Jenna, struggling to move past the trauma of her youth, finds solace in a New Orleans glassblowing studio as well as tutoring children in a nearby housing project. The transparency and defiant durability of the children remind her of the glass she is shaping and together they help her find meaning amidst the ambiguity of her sexuality and faith. Now grown, prompted by an email from the child she gave up for adoption at birth, Jenna relives the childhood memories that nearly destroyed her. In sharing their unique stories with each other, mother and son realize the common threads are both DNA and the culture of a city that helped to shape them.
Rogers-Martin weaves a story of brokenness and confusion, spiritual seeking and faith. It affirms the confusion of sexual identity, the delicacy and grit of figuring it all out, and the realization that life is both broken and beautiful.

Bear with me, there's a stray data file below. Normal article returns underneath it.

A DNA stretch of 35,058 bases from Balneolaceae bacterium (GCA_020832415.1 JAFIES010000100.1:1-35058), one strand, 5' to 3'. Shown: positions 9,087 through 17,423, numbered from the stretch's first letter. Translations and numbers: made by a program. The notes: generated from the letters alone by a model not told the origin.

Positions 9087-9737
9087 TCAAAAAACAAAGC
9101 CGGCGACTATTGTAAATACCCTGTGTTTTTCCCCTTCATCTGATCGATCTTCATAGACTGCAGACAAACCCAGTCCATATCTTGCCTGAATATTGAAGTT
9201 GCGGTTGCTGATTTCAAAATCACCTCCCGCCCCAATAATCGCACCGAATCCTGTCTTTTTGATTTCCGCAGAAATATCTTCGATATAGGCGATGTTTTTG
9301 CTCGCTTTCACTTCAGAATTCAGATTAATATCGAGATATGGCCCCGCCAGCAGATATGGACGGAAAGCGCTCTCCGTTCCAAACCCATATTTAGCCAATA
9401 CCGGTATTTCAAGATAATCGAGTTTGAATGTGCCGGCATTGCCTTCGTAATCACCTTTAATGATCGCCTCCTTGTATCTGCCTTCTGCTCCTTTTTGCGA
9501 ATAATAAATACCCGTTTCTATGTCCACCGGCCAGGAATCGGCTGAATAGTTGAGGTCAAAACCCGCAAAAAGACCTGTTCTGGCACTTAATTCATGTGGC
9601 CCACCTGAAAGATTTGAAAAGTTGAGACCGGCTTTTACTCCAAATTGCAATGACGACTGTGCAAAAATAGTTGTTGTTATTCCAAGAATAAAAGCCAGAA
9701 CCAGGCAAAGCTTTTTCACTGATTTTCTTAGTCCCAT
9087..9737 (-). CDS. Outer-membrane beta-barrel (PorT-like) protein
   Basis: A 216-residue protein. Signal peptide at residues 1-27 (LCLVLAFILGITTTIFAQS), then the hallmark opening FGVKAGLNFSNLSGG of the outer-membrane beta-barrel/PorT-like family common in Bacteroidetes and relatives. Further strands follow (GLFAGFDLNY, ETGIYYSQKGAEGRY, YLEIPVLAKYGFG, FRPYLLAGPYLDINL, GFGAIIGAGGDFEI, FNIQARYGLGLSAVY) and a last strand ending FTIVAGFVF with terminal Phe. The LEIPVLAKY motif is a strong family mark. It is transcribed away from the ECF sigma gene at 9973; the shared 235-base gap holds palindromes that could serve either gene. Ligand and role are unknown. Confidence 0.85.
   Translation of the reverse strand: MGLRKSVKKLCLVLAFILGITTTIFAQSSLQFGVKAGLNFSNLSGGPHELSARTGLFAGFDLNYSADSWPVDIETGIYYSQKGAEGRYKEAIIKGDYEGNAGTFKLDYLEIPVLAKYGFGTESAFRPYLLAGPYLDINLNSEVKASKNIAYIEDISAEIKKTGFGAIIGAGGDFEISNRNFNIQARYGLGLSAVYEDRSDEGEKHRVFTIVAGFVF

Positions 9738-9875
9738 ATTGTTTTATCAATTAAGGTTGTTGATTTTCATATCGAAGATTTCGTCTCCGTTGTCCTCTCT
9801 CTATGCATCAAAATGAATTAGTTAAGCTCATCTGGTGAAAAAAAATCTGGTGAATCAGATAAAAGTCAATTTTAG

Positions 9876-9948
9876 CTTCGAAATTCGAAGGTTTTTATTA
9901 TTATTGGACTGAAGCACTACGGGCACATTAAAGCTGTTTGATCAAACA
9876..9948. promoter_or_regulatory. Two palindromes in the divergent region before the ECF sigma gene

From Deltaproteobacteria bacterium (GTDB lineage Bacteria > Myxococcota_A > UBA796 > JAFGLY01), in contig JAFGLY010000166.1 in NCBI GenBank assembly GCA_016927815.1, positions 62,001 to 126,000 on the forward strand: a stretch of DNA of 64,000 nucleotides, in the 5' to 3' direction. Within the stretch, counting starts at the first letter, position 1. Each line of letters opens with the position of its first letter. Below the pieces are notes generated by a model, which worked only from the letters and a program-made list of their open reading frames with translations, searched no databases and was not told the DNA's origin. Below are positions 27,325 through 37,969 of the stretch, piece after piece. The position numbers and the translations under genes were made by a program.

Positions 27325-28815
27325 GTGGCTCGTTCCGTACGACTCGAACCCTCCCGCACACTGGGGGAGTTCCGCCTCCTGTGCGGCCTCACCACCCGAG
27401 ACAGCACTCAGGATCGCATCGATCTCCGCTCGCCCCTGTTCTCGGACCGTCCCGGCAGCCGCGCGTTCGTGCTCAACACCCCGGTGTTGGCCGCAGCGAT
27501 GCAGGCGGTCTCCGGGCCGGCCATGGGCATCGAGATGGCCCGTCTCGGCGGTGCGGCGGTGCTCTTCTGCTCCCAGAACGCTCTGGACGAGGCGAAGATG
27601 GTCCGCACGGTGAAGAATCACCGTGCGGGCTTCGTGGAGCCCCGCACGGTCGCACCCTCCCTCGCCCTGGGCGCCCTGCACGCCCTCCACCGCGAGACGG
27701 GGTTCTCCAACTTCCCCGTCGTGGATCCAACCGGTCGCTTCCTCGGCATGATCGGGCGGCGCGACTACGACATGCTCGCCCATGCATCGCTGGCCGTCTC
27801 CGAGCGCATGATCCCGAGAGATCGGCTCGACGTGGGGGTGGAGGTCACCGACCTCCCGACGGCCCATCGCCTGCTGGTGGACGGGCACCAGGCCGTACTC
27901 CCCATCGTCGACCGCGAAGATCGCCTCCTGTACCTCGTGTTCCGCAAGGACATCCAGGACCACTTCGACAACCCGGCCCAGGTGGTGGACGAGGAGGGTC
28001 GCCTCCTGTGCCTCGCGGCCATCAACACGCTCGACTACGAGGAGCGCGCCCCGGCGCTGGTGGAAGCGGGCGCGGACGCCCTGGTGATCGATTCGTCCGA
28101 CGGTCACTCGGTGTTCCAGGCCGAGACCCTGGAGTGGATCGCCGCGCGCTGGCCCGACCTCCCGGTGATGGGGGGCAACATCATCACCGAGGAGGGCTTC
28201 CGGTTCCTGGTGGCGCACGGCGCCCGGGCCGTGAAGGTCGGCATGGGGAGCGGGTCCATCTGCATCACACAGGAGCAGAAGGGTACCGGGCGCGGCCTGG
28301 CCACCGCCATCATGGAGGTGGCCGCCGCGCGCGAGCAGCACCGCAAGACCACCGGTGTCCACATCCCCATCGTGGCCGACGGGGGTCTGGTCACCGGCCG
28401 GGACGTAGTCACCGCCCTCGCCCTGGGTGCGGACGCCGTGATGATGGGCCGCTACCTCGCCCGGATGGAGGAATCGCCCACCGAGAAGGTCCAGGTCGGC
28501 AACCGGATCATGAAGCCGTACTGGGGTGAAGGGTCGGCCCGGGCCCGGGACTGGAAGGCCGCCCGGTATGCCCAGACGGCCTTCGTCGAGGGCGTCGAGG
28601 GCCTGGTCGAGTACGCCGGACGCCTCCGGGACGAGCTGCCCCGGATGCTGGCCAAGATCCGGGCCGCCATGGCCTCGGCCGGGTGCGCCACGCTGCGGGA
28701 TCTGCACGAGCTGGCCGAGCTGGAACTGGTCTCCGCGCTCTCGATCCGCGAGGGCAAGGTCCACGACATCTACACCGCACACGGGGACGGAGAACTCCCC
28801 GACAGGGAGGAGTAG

“My book compares a life journey with the stages of glass formation,” Rogers-Martin says. “The underlying story between mother and son is true. The other parts are an amalgamation of the stories I’ve experienced working with at-risk youth for many years. I believe our chief mission in life is to bear hope and compassion to all people because love casts out fear, and belonging heals. In doing so, we have an opportunity to create a masterpiece each day from whatever shards we have. I know from my experience with glass (and life) that as we move together toward the flame of love, we will be changed, but perhaps not in the way we expect.
Rogers-Martin plans to donate her book’s proceeds to programs serving at-risk youth.